The Ninth Street Cemetery’s historical value is well documented and is home to many of Logansport’s forefathers. This was one of our community’s very first historical landmarks. The first interment was the baby girl of William Smith that died in 1828, in the cabin of Daniel Bell that stood just south of the cemetery.
In the past vandalism at Ninth Street Cemetery has gone undetected for months because the cemetery is very old and rarely visited. This public cemetery was always open 24/7 with no way to control people coming in and out. The vandalism occurred simply because it could with the results left to the city of Logansport, which shouldn’t be forced to repair the same monuments over and over. And concerned members of the Cass County Historical Society, a non-profit, volunteer driven organization, shouldn’t have to bear the burden and expense, either. Many a fund raiser has been held to make repairs but grave marker repair in Ninth Street Cemetery is costly. The majority of head stones are over one hundred years old. The success of a repair depends on the skill of the person doing it and on the amount of damage. Over time professional restorations have been scheduled and completed thanks to funds provided by benefactors working through the Cass County Historical Society. One of the main contributors has donated literally thousands of dollars for the cemetery. John Koontz saw to it that a marker was set into place engraved with all of the names of people buried there that have no marker.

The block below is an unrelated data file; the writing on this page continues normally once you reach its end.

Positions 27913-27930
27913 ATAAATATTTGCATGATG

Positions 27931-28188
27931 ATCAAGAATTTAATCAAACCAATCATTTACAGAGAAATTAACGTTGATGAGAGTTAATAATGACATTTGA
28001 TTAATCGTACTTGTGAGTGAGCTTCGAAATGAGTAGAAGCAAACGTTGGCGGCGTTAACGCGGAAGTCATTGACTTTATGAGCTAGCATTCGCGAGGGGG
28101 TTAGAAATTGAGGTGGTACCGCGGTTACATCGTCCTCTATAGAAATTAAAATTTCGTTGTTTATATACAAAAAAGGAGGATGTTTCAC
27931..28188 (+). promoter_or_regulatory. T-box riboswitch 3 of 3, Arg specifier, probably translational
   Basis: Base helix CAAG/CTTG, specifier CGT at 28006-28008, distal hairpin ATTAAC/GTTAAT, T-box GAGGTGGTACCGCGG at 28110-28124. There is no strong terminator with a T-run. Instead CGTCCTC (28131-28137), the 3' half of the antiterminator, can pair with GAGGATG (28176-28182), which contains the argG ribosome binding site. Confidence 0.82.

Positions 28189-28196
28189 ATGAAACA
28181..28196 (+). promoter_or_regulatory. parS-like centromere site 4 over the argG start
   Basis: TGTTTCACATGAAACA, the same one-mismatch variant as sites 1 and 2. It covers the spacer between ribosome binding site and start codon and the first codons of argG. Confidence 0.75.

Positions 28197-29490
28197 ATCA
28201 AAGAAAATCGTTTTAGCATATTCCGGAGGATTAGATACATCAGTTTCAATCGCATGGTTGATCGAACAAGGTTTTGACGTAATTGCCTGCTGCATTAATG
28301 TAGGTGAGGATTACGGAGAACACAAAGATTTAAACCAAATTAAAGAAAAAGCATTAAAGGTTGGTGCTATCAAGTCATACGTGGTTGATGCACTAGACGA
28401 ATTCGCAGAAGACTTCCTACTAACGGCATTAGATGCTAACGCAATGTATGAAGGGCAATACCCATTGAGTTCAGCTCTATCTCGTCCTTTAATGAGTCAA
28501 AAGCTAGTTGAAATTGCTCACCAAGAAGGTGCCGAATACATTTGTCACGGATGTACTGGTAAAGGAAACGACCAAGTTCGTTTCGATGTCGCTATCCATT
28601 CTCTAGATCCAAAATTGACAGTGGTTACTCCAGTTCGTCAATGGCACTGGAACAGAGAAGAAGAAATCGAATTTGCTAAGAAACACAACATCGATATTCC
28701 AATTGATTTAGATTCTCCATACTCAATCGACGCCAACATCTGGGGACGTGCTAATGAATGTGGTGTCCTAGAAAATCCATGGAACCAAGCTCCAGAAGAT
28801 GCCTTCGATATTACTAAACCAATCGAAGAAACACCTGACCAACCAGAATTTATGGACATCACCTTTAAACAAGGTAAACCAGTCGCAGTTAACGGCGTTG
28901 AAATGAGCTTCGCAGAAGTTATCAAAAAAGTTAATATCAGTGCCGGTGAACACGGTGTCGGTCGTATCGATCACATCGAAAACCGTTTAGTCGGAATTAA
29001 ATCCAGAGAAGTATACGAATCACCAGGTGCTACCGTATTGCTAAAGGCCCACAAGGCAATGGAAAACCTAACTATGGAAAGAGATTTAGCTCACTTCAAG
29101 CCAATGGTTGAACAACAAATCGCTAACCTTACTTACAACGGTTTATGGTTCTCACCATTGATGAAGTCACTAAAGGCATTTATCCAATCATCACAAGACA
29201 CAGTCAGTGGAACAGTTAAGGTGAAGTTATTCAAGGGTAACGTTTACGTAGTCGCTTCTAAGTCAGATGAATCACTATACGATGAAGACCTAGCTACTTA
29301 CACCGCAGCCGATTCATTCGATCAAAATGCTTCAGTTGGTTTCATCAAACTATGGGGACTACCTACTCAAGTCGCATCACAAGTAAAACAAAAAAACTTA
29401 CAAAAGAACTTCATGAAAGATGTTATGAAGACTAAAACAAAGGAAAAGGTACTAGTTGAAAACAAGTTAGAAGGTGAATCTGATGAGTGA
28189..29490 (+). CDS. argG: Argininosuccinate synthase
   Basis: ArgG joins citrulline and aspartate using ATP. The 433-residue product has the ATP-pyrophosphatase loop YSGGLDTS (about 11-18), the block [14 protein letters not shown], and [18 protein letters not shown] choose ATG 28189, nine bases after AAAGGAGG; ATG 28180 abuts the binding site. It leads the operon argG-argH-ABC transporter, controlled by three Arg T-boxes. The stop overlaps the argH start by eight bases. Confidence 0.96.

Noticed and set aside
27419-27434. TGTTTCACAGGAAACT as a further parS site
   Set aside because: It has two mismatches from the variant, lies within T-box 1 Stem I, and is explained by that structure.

The good news is that our community has shown appreciation for these efforts. In 2006, during Mayor Fincher’s administration a new set of steps were installed and the alley was given much needed attention. Now, in 2014 a serious effort is being made by Mayor Franklin to deter vandals such as having local police conduct nightly patrols of the cemetery, and placing a security light near the center of the cemetery. Superintendent OF Public Works, Dan Williams has placed signs for cemetery hours indicating that after hours is considered trespassing and is addressing the natural enemies of old monuments such as dead trees that can fall on top of them. Cameras, lights and security patrols appear to be the best methods of stopping cemetery vandalism. Neighborhood watch helps as well.